Budget expectations on disinvestment program - Motilal Oswal
Budget expectations on disinvestment program - Motilal Oswal

Budget expectations on disinvestment program

Budget expectations on disinvestment program
The Union Budget 2019 will be unique in a number of ways. Normally, the election year budgets are presented in the form of a vote-on-account to get approval for requisite expenses ahead of the General Elections. However, this time it will be presented as an Interim Budget and not as a vote-on-account. The budget may not propose any drastic changes but will try to use this budget as a preamble assuming that the NDA comes back to power in 2019. Hence the interim budget could be structured as a people friendly budget and also as a rural friendly budget so as to woo voters. That could be a very broad theme. While the disinvestment program is the key to budge revenues, let us first understand the background to this divestment debate.

Bettered in 2017-18 but could fall short this year

The fiscal year 2017-18 was undoubtedly the best year for disinvestment collections. A robust stock market, elevated demand from foreign institutional investors and a consistent supply of quality paper ensured that the divestment program was a huge success. Against the target of Rs.72,000 crore from disinvestments in 2017-18, the government managed to collect nearly Rs.100,000 crore through disinvestments. This has spurred the government to increase the divestment target to Rs.80,000 crore for the fiscal year 2018-19. However, the government had managed to achieve only Rs.32,000 crore as of December 2018. Economists estimate that the total collections through disinvestments for the full fiscal could end close to Rs.60,000 crore, still leaving the government nearly Rs.20,000 crore short. So what is likely to be the strategy for the fiscal year 2019-20 as far as disinvestments is concerned?

Key expectations from Budget 2019 for disinvestments

While the full year divestment target will be announced on February in the interim budget, most economist are expecting the target to be same as last year at Rs.80,000 crore. We see the following key announcements in the Union Budget.

We see the Union Budget 2019-20 relying less on minority stake sale and more on other forms of divestments. The government has been talking about the strategic sale of Air India over the last 2 budgets but with little success. That may be the focus in this budget.

While the government may retail its overall target of Rs.80,000 crore, we expect a granular break up of this target into specific sub segments. For example, we could have strategic sale, asset sales, monetization of tangible assets, monetization of intangible assets, lease and sale back arrangements to make the PSUs asset light and give them a better ROE, strategic mergers, creating silos within the PSU business to ring-fence good assets etc. We expect much greater clarity in this budget on these strategic areas.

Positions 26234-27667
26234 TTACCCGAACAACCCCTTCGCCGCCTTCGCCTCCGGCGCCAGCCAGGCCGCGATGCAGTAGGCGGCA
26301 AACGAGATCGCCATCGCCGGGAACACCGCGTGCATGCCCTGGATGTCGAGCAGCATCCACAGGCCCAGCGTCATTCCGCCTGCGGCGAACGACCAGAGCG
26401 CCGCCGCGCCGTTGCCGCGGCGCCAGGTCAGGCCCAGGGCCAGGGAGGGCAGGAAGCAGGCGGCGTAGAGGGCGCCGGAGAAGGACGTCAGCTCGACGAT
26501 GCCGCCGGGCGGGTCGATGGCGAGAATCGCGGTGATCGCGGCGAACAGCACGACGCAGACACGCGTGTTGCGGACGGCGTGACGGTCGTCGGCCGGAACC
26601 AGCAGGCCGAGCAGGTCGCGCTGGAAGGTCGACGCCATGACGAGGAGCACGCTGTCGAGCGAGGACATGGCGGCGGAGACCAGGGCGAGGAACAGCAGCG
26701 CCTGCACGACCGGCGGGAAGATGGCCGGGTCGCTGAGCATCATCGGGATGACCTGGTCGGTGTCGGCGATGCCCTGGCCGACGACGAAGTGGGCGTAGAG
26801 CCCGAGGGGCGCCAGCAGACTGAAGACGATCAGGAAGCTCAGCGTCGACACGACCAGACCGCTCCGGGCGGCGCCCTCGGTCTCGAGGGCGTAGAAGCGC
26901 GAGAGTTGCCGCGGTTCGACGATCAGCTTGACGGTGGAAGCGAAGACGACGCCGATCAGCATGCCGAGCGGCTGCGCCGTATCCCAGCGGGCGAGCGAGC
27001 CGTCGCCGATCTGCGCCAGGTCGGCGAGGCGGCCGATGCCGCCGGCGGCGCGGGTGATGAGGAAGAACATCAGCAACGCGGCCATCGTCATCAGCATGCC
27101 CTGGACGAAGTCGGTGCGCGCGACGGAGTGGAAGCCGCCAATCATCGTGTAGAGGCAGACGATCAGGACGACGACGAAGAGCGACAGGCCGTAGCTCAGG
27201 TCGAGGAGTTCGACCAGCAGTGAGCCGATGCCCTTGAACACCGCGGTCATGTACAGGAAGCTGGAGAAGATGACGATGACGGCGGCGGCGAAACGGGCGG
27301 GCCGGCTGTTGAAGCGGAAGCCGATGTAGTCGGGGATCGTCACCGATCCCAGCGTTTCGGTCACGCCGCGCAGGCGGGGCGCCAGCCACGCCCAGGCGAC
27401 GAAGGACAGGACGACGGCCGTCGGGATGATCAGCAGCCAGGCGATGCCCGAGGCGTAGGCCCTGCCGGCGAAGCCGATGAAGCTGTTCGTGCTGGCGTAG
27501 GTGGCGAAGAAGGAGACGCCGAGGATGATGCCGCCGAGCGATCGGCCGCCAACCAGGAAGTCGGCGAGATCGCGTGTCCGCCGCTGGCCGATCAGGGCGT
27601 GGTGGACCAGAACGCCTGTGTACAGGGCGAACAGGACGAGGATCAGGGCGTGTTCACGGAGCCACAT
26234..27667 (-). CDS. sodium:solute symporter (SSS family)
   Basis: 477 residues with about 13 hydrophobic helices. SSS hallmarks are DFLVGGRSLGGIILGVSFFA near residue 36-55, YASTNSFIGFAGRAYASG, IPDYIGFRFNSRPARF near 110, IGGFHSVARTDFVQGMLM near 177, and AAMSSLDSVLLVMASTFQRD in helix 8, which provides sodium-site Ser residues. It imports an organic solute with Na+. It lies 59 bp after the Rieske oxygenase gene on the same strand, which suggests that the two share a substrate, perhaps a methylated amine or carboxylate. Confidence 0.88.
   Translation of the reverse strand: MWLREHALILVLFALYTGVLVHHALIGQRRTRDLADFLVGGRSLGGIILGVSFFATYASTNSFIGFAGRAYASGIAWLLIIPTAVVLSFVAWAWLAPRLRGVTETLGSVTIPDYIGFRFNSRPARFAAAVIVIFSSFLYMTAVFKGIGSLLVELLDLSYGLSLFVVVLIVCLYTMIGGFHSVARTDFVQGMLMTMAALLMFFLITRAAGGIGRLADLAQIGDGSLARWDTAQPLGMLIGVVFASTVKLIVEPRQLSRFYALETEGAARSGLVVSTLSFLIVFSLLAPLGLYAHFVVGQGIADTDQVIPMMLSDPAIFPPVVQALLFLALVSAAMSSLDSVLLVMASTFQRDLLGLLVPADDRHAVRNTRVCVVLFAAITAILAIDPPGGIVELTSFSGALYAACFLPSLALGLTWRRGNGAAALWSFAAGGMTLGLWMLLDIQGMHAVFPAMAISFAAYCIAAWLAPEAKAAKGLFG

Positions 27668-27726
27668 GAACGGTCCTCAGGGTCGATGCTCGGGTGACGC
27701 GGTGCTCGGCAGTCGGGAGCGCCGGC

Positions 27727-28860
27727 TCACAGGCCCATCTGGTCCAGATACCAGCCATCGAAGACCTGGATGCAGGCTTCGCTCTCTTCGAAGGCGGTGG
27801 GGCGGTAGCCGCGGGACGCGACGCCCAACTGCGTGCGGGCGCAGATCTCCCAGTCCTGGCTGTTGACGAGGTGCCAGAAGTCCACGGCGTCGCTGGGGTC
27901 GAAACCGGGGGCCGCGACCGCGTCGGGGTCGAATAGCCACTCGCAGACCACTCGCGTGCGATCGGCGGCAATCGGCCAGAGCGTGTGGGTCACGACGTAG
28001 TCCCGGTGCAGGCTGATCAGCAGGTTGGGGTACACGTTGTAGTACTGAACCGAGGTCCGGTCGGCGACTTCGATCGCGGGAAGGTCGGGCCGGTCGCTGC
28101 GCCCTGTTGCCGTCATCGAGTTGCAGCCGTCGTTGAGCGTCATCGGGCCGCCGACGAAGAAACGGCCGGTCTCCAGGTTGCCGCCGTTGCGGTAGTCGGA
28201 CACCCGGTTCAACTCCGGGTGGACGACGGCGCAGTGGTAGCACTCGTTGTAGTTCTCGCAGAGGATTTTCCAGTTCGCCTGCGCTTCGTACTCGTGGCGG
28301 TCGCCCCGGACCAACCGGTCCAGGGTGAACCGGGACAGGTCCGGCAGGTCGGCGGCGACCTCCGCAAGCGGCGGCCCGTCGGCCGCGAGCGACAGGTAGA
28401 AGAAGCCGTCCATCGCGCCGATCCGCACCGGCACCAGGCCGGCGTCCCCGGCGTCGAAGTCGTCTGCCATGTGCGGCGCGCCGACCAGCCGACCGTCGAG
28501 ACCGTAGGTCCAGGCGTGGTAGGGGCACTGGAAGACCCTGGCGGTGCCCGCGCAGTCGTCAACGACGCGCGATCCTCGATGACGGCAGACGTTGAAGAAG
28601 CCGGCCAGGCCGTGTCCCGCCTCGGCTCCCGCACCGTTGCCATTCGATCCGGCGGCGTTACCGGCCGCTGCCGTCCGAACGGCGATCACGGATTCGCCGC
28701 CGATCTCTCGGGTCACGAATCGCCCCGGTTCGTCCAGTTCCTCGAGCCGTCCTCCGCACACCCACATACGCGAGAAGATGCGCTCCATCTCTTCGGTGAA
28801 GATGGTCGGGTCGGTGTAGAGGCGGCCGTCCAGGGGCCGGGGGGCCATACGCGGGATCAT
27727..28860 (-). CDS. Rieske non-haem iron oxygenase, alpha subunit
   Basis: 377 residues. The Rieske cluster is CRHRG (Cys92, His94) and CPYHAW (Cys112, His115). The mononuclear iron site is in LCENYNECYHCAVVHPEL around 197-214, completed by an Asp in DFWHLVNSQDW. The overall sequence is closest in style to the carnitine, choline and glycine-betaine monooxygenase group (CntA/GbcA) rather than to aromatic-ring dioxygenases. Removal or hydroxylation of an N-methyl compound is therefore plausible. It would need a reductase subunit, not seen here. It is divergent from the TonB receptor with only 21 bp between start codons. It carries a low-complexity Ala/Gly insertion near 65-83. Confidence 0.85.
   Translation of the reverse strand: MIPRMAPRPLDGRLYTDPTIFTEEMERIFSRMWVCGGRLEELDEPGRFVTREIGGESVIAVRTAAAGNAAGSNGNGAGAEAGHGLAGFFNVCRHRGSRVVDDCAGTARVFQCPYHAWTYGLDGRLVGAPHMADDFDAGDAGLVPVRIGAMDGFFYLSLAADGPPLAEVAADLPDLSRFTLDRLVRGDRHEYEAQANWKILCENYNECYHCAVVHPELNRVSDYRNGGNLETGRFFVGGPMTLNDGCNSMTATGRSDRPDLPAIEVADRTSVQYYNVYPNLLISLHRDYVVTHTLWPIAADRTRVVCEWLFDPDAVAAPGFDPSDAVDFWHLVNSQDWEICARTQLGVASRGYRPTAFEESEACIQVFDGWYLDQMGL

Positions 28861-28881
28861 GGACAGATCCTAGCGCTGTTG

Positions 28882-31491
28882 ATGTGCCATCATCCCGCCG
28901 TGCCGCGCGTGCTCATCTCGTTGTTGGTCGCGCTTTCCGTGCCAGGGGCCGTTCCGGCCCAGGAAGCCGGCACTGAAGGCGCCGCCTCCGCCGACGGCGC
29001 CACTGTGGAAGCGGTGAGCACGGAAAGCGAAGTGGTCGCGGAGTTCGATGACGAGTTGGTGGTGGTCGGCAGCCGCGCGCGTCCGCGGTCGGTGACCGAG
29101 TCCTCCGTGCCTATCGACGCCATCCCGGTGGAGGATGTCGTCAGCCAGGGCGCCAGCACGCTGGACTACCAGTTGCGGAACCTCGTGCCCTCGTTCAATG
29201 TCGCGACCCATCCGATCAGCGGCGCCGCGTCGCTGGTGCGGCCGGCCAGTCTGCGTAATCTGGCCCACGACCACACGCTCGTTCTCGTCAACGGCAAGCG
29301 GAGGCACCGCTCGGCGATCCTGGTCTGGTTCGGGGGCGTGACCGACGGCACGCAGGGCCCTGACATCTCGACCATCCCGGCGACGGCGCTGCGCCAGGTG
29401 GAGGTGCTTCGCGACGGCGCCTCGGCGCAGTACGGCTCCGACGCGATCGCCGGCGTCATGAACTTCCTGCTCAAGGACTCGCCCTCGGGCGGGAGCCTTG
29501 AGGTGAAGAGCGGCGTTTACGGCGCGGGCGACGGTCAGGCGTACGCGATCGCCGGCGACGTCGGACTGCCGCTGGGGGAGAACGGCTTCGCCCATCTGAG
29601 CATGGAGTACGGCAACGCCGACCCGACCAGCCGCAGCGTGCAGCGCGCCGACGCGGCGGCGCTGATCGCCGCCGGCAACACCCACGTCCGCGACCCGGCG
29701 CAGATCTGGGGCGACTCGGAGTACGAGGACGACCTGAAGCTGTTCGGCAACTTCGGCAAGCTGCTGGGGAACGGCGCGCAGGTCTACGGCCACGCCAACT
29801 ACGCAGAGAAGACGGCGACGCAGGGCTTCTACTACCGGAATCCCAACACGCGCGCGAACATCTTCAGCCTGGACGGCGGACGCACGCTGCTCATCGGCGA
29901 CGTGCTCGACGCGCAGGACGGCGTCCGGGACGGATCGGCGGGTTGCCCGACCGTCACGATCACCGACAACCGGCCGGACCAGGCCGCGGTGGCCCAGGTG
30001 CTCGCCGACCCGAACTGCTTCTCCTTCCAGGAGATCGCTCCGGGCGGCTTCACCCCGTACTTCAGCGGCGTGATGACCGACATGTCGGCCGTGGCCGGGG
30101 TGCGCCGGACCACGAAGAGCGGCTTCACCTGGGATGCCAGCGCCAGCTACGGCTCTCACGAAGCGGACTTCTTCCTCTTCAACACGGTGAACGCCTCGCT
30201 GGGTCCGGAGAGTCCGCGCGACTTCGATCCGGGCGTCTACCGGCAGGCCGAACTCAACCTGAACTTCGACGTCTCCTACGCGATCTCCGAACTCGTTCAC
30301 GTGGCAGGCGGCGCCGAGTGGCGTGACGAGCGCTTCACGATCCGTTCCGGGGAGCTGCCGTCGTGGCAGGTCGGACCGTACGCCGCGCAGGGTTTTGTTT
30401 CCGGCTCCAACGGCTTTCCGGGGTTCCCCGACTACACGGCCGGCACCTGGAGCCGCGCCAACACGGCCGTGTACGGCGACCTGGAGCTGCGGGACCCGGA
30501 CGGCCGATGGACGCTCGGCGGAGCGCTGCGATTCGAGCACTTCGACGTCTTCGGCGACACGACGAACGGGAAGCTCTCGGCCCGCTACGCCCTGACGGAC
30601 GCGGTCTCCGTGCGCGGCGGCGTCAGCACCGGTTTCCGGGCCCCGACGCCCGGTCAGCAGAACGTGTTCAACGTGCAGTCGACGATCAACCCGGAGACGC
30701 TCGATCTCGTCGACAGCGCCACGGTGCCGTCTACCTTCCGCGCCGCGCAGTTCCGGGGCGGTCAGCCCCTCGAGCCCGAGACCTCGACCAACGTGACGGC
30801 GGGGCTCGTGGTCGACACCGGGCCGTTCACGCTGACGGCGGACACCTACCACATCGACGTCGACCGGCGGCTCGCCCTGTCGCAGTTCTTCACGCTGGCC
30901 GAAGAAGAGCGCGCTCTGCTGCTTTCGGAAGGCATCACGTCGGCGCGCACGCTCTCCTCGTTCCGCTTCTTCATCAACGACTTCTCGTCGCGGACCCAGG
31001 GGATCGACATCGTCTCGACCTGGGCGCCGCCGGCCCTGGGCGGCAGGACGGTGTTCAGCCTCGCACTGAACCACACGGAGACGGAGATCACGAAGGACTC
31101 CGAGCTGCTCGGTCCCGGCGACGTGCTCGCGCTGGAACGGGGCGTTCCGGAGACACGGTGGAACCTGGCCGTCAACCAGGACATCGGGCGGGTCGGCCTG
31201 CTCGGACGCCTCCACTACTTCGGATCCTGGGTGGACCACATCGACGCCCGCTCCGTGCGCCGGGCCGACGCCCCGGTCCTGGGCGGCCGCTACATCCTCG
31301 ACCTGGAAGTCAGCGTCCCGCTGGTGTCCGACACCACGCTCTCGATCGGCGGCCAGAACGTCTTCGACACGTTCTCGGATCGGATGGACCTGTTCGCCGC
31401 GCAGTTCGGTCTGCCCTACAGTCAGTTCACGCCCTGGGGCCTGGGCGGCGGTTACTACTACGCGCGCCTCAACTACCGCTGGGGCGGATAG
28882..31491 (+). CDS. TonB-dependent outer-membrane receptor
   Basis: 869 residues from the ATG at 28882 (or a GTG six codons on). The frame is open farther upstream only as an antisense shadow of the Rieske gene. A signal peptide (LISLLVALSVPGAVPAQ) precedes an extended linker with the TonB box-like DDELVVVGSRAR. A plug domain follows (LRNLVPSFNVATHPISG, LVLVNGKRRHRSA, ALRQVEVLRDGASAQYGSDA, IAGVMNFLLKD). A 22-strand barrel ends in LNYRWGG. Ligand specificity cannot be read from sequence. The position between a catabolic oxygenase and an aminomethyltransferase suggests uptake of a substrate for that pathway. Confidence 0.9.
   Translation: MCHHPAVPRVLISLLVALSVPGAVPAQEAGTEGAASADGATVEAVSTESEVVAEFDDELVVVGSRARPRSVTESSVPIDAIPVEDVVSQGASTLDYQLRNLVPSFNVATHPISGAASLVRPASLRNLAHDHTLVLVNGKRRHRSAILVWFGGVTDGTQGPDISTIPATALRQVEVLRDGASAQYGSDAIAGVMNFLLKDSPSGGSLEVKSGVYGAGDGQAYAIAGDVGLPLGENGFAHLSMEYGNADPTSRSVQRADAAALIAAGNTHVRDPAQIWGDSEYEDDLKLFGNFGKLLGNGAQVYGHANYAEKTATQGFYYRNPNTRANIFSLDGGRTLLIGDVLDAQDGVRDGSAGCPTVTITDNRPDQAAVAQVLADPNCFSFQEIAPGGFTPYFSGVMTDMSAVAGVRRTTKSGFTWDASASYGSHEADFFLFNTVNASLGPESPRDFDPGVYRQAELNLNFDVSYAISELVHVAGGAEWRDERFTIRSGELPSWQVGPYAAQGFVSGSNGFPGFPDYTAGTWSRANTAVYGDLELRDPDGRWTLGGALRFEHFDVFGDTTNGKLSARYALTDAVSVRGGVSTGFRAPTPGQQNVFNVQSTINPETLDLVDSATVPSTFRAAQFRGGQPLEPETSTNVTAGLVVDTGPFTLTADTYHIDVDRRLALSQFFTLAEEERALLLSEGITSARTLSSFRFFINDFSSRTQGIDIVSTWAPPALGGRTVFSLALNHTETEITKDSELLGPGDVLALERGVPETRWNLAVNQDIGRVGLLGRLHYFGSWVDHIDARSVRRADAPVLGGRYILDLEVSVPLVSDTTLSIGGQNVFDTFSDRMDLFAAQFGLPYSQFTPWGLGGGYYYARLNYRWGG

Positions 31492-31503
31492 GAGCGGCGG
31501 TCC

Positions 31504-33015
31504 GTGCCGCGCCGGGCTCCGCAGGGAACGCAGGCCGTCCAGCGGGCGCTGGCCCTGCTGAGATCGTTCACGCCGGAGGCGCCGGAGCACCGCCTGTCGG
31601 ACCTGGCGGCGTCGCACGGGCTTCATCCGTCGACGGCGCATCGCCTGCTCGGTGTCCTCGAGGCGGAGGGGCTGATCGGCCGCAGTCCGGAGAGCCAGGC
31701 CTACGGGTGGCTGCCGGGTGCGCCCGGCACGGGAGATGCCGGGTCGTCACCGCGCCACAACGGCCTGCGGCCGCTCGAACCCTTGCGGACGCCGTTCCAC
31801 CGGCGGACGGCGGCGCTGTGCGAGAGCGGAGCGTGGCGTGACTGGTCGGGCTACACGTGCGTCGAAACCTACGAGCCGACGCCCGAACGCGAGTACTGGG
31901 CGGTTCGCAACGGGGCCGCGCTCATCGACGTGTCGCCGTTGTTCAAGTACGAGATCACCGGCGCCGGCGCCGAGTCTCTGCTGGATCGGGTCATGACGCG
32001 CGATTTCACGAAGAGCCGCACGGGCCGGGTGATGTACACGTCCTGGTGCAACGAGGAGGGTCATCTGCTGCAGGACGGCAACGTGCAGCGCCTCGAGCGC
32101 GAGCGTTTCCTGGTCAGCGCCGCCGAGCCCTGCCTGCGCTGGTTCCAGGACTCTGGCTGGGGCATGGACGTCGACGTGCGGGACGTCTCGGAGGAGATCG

The issue of selling Air India has been on the priority list. We could see a number of innovative options for Air India stake sale. One idea which could gain currency is the consortium arrangement. For example, some very successful businesses have been run as a consortium. Airbus Industrie, Europe’s vital aerospace company is a consortium of four European companies. The flagship airline of the Scandinavian region, SAS, is also a consortium. The government may look to convert Air India into a regional consortium with strategy stake sale to select companies and retaining part of the stake with the government.

Some of the lesser known companies could come up for divestment. Normally, minority stake sale has meant the typical market leaders like ONGC, HPCL, NTPC, Coal India etc. Instead, the government could go in for lesser known names like Railtel, IRCTC, Telecommunication Consultants, National Seeds Corporation etc. We may get to see fresh supply of PSU paper in the market.

Many of the PSU businesses operate based on classifications that are not relevant any longer. For example instead of keeping oil extraction, refining, distribution and gas business separate, the government may look to consolidate all these segments into just 2 or 3 companies. For example, in the US Exxon and Chevron dominate while in the UK it is Shell and British Petroleum. That is the kind of integrated classification that the government could look. It could also make selling stake easier and end up extracting more value from the company.

Apart from the strategic restructuring in sectors like power and oil, the government may also look to merge the general insurance companies to help them gain the benefits of scale and national presence at lower costs. One can expect similar announcements in the case of banking also.

That could be the broad thrust of the Union Budget as far as dis investments are concerned. We expect the government to go with a Plan A and Plan B interim budget. The common thing between Plan A and Plan B will be that in both the cases, the benefits to the public at large will be front ended. It is an election year, after all!
 

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